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(Used StateT to make a single instance of the board)

Revision as of 03:50, 30 January 2007

Diary of a Tic-tac-toe program


module TicTacToe
data Board = String
place :: String -> Int -> Char -> String
place [] _ _ = []
place (x:xs) 1 c = c : xs
place (x:xs) n c = x : (place xs (n-1) c)
firstFree :: String -> Int
firstFree (x:xs) | x == ' ' = 1
                 | otherwise = 1 + (firstFree xs)
main = do
  putStrLn "Enter your move:"
  move1 <- getLine
  let move1Num = read move1
  let board1 = place "         " move1Num 'X'
  let board2 = place board1 (firstFree board1) 'O'
  putStrLn ("New board:" ++ board2)
  putStrLn "Enter your move:"
  move2 <- getLine
  let move2Num = read move2
  let board3 = place board2 move2Num 'X'
  let board4 = place board3 (firstFree board3) 'O'
  putStrLn ("New board:" ++ board4)
  putStrLn "Enter your move:"
  move3 <- getLine
  let move3Num = read move3
  let board5 = place board4 move3Num 'X'
  let board6 = place board5 (firstFree board5) 'O'
  putStrLn ("New board:" ++ board6)
  putStrLn "Enter your move:"
  move4 <- getLine
  let move4Num = read move4
  let board7 = place board6 move4Num 'X'
  let board8 = place board7 (firstFree board7) 'O'
  putStrLn ("New board:" ++ board8)
  putStrLn "Enter your move:"
  move5 <- getLine
  let move5Num = read move5
  let board9 = place board8 move5Num 'X'
  putStrLn ("Final board:" ++ board9)

Hideous, isn't it? Why, thank you! That is, in fact, the point. I want to start with an absolutely hideous piece of code, and add features, re-factoring as I go. It seems to me like there's actually a lot you can do with tic-tac-toe, and so I hope this will turn into something instructive, both for me and for anyone who wants to follow along, and/or contribute.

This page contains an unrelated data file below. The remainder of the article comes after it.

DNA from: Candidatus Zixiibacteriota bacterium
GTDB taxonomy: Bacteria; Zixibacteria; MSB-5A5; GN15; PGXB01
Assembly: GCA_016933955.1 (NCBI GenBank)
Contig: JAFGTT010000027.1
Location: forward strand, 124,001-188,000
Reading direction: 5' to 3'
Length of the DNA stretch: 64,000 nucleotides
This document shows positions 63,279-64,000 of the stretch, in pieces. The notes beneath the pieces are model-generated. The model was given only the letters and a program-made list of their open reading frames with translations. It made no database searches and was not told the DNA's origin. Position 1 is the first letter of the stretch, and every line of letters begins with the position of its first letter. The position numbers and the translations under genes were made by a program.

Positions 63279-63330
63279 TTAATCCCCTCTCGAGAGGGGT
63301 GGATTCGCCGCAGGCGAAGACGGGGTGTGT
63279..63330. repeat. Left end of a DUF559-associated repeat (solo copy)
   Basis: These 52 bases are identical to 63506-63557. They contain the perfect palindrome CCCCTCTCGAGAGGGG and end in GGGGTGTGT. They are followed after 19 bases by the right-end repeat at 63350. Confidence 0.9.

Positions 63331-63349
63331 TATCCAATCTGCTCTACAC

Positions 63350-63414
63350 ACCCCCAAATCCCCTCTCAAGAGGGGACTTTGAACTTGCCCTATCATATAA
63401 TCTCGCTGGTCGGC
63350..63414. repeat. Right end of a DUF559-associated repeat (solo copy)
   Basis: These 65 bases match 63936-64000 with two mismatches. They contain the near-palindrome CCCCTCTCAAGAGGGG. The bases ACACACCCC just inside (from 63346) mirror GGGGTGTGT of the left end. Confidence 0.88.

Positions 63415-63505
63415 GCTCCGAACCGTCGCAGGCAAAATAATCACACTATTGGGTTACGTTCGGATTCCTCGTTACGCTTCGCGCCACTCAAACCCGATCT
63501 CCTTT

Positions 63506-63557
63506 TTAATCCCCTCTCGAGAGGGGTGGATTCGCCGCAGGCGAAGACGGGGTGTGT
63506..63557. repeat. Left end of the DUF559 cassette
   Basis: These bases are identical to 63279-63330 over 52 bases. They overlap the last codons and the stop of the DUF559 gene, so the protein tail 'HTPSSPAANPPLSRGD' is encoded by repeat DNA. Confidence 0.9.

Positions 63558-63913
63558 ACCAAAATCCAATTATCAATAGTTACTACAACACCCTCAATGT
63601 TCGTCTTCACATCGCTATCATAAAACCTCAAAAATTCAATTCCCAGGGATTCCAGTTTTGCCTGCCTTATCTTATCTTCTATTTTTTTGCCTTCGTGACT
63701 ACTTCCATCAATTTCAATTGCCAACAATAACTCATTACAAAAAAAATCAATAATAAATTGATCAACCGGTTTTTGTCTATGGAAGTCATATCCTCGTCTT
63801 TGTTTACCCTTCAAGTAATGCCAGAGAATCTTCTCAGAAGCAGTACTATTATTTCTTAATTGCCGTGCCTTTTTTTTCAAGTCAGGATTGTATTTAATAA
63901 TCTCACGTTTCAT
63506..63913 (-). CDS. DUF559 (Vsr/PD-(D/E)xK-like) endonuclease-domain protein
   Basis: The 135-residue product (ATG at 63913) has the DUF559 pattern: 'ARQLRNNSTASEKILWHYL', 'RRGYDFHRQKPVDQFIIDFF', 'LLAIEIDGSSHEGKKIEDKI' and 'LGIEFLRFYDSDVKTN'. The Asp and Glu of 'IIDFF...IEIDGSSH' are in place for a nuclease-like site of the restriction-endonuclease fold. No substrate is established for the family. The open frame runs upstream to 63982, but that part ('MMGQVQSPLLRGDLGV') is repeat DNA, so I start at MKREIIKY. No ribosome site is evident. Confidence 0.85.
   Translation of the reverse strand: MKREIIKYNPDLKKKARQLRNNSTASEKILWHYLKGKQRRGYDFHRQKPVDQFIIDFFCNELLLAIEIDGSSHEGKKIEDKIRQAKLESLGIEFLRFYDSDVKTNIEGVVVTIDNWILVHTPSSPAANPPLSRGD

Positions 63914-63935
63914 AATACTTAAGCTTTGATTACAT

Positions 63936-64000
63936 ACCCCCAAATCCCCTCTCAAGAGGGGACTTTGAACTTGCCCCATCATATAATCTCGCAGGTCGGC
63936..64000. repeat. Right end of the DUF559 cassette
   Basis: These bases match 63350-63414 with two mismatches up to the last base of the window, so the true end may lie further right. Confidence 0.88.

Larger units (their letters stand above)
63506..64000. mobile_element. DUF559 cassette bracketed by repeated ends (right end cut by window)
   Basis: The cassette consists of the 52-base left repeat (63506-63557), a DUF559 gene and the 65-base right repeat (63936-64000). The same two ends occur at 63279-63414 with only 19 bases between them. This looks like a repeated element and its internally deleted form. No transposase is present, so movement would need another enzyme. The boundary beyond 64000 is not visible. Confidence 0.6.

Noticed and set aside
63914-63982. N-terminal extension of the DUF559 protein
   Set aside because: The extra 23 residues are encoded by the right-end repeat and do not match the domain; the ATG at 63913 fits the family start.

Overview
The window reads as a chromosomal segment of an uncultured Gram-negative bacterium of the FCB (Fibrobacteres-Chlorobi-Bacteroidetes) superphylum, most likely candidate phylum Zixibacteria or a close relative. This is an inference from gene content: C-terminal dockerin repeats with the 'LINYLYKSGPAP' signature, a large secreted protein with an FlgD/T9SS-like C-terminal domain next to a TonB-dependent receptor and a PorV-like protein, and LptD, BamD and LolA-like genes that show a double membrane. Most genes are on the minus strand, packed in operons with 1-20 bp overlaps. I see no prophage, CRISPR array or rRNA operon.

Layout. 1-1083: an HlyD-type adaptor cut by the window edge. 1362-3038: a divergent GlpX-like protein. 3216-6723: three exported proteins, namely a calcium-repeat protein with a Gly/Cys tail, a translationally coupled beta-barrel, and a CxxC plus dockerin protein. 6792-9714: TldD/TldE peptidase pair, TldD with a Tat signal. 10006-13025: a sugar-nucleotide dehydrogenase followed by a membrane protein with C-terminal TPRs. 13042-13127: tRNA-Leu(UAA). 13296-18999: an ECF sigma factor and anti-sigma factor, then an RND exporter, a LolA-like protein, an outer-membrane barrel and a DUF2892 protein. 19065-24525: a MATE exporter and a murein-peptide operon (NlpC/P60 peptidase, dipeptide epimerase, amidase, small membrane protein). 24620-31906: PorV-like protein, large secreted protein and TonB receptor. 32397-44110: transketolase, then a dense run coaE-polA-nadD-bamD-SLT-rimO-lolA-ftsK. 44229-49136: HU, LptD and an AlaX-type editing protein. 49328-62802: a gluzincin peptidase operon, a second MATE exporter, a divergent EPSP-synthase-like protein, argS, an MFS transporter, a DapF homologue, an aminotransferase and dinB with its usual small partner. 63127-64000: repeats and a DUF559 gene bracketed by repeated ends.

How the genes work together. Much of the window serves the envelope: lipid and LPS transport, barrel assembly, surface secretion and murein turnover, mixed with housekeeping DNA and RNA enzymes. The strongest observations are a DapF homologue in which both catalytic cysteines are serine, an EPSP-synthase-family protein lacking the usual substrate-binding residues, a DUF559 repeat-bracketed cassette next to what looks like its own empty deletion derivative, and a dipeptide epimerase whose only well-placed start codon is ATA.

Feature ideas (in no particular order):

  • output a real board
  • game-end condition check
  • curses-based interface
  • tic-tac-toe variants
  • computer can be x or o
  • two-player mode
  • tournament mode
  • web interface
  • lazy alpha-beta player
  • random square player
  • brute-force player
  • computer vs. computer mode
  • genetically-evolved players

1/29/2007 Well, the TicTacToe project is now two days old, and it's time to check in on its growth. Here's the newest snapshot of its code:

module TicTacToe
import Control.Monad.State
main = runStateT code "         " >> return ()
code :: StateT String IO ()
code = do
  m1 <- lift getLine
  modify (place (read m1) 'X')
  modify (makeMove)
  m2 <- lift getLine
  modify (place (read m2) 'X')
  modify (makeMove)
  m3 <- lift getLine
  modify (place (read m3) 'X')
  modify (makeMove)
  m4 <- lift getLine
  modify (place (read m4) 'X')
  modify (makeMove)
  m5 <- lift getLine
  modify (place (read m5) 'X')
  y <- get
  liftIO $ print y
  return ()
place :: Int -> Char -> String -> String
place _ _ [] = []
place 1 c (x:xs) = c : xs
place n c (x:xs) = x : (place (n-1) c xs)
findFree :: String -> Int
findFree (x:xs) | x == ' ' = 1
                | otherwise = 1 + findFree xs
makeMove :: String -> String
makeMove = flip place 'O' =<< findFree

Well, perhaps 'growth' isn't quite the correct term, since the code has actually shrunk by several lines. Nor has it 'grown' in the features it has, yet. What has happened is that we've used the State monad to get rid of the numerous boards threaded through main. Now there's a single board (which makes good logical sense), which we can access and modify using get, put, and modify. It's still as dumb as a rock, but at least it's a little cleaner!